The trade associations – representing major British industries including retail, property, construction and technology – have written to Chancellor Rishi Sunak to ask that renewable energy technologies including solar PV and battery storage are excepted from business rates.
They argue this would boost commercial deployment, helping to provide much needed green jobs bolstering economic recovery.
The Solar Trade Association (STA) estimates that excepting solar PV could deliver between 1500 and 1800 additional jobs annually, as well as increasing business investment in the UK by more than £315 million.
STA chief executive Chris Hewett said: “This will help businesses in Britain to build back better and contribute towards a green economic recovery by easing the frankly unjustified and disproportionate tax burden on renewables, driving the uptake of new solar in the commercial sector and delivering thousands of high quality green jobs across the country.”
The STA said that many businesses have shelved plans to install solar on their sites after changes in the way business rates are calculated saw early-adopters ‘punished by skyrocketing premiums’. This included some case where rates rose by well over 500%.
Supermarket chain Lidl for example saw its business rates increase by 528% due to changes in the valuation of solar installations at its sites.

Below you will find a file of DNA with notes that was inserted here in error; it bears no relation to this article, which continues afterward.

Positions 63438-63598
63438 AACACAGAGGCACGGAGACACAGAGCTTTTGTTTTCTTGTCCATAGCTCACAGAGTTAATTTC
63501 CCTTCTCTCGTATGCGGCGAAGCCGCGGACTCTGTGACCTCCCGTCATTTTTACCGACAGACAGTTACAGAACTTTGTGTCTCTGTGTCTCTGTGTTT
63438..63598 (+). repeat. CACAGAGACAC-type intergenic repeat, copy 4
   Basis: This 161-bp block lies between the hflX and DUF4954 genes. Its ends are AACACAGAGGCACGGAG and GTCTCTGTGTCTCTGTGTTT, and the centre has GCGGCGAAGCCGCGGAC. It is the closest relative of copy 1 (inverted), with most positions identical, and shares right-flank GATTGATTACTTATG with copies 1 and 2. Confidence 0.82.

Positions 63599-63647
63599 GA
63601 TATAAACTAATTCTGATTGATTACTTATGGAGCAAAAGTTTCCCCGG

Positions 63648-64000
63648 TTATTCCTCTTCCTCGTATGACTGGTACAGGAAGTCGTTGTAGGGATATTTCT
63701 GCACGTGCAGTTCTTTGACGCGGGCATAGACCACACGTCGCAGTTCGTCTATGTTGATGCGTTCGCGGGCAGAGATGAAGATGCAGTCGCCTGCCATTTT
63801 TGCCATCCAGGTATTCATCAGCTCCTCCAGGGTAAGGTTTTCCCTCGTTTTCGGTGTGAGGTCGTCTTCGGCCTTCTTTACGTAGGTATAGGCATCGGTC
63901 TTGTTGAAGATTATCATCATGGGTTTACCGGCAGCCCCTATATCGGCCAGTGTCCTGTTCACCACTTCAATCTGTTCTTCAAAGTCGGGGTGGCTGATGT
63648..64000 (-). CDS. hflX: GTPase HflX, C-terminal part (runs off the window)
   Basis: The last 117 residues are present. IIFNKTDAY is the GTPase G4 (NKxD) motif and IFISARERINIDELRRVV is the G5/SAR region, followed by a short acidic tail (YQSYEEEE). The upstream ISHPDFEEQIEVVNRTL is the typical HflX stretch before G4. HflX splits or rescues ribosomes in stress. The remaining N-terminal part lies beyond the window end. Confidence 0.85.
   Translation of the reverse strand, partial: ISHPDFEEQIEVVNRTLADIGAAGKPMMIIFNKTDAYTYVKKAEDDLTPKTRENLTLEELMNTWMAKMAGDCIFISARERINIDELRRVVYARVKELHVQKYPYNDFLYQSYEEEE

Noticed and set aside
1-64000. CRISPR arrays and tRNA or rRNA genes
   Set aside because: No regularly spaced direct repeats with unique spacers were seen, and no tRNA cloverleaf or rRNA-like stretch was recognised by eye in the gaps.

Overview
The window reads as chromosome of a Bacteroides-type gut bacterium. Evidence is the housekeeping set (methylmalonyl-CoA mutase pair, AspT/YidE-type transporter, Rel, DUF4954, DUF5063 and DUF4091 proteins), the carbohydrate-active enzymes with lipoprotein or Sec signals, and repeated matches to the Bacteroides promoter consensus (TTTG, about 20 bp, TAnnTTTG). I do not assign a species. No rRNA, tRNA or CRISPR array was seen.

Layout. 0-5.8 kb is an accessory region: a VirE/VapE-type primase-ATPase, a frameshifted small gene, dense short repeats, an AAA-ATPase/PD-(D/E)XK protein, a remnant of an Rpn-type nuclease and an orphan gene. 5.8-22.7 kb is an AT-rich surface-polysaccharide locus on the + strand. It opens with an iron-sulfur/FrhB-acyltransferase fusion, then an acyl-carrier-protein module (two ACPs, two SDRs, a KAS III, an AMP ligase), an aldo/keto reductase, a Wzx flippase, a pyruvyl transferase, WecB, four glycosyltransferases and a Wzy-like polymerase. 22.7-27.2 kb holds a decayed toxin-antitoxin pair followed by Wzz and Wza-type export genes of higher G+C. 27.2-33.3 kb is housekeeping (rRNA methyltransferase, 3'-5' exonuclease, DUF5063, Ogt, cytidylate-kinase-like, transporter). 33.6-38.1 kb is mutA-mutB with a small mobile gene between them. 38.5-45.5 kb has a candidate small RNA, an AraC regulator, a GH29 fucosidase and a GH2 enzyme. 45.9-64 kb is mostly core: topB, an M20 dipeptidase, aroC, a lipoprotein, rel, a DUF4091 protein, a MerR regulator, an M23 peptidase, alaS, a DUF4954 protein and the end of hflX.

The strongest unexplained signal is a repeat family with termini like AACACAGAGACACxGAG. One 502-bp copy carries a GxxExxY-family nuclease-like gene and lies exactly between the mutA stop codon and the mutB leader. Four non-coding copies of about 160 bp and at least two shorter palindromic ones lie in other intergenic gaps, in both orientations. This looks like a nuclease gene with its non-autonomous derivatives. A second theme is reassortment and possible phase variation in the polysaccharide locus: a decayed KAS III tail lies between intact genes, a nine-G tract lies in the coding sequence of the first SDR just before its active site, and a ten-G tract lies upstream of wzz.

The Government is currently undertaking a review of the Business Rates regime, for which the public consultation is due to close on tomorrow (Saturday 31 October).
National Federation of Roofing Contractors CEO James Talman said that the roofing industry is in a prime position to help the government reach net zero through the installation of solar on commercial roof spaces. He said they are being “held back by the archaic business rates system, which is stifling investment and innovation”.
“We urge the Chancellor to rectify this by exempting renewable energy generation and storage from business rates to help reduce in carbon emissions and create thousands of quality skilled construction jobs, as well as generating millions of pounds of green business investment,” Talman said.
The letter follows a similar call made by a group of associations in August calling on the Treasury to implement tax relief for clean energy technologies.